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Swords into Plowshares is the blog of the Peacemaking Program and the Presbyterian Ministry at the United Nations of the Presbyterian Mission Agency of the Presbyterian Church (U.S.A.).

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April 4, 2013

Peacemaking Travel Study Seminar in Northern Ireland: Reconciliation in the Celtic Context

Day 2 Update From Our Group of 27 Peacemakers

The group visits Monstarbuice, the site of an ancient Celtic communityPost by Andy Gans, pastor of Fort King Presbyterian Church in Ocala, FL

Greetings all,
What a beautiful day it was in Northern Ireland today! The sun was out and the temperature got up to 45 degrees, I'm told that's warm. Not only was today beautiful but it was also very informative. This morning we spoke to Derek Poole of the LINK Project (Local Initiatives in Needy Communities). This sounds like a wonderful organization that works to bring peace and justice to communities that have experienced great conflict, not only politically but also socially. This organization seeks to transform conflict from abrasive and dangerous into relationships that respect and appreciate the others experience. Derek feels  there will always be some type of conflict that will never be able to be resolved, but if you can transform it into healthy dialogue you can transform the relationship. Derek says one of the keys to easing conflict is helping people find the common story and working towards a shared experience.
You may or may not know that the "Troubles" were/are the time when there has been violent conflict between those who consider themselves Loyalists (loyal to the crown of England/ Protestants) and those who are seeking a free Irish republic (Nationalists/ Catholic). I was amazed that in the 1970's and 80's nearly 50% of all men in Northern Ireland were involved in some way with a para military group such as the IRA (Catholic) or the UDA (Protestant).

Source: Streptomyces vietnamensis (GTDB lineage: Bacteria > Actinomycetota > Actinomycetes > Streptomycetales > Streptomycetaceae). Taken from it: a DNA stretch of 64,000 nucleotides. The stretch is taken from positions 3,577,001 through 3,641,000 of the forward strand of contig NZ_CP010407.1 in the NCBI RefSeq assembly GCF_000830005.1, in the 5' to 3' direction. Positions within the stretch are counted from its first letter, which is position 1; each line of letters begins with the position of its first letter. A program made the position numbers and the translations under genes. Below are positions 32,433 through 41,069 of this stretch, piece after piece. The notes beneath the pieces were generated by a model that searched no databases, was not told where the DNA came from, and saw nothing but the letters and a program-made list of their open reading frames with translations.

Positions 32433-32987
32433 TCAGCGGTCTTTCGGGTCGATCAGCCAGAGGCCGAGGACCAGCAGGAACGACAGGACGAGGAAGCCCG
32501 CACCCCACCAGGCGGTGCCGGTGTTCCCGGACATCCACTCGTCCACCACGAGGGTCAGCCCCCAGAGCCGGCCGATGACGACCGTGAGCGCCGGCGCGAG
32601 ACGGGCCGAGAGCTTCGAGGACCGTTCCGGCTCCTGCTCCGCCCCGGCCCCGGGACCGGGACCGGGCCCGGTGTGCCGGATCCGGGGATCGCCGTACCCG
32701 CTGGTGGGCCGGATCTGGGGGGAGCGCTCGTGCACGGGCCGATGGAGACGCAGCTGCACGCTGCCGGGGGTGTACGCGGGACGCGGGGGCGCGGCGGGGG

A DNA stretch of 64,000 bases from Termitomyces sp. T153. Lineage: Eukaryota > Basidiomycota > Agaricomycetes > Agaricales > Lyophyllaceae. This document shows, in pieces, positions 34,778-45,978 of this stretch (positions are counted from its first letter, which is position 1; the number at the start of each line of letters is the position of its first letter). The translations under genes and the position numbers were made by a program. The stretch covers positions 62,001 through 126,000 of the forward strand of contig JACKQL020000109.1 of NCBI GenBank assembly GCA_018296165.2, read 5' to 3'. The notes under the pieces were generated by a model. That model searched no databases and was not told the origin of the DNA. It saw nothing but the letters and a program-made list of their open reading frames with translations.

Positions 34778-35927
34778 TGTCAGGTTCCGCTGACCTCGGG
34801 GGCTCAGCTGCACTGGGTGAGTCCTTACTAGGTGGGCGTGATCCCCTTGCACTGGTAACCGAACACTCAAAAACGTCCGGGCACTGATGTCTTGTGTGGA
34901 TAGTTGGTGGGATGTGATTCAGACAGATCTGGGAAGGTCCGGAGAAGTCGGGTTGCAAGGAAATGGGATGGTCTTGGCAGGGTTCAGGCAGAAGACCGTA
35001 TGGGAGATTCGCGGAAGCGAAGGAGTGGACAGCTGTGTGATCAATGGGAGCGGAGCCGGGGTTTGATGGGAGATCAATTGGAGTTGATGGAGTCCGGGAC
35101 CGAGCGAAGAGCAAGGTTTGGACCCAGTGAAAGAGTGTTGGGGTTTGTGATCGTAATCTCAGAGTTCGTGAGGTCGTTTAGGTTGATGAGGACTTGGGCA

Following lunch we went to an old Celtic monastic community dating back to 521AD. This was a fascinating place with incredible Celtic crosses. The large Celtic crosses date back to the 10th century. These large crosses were used to tell the stories from the Bible to a congregation.  The large cross I have pictured is the Muiredach's cross, one of the most perfect Celtic crosses in Ireland. The cross stands 5.5 meters high and is decorated with stories from both the Old and New Testaments. This area is now a beautiful cemetery.
Our day ended with a conversation with Olive Hobson, a local conflict mediator. Olive told us the keys to peace mediation and understanding are compassion, integrity, and truth. She also told us there are 4 building blocks to creating and sustaining peace, they are; stable economics, law and order, housing, and education. Without these she says there will never be equality, and without equality peace will never be sustained.
So how do you think we as a church can be instruments of peace? How can we transform conflict into healthy dialogue where stories are shared and commonalities are the focus instead of the differences. What is our calling as a church to create places of peace and reconciliation? I pray we can work together in our community to find the common story.


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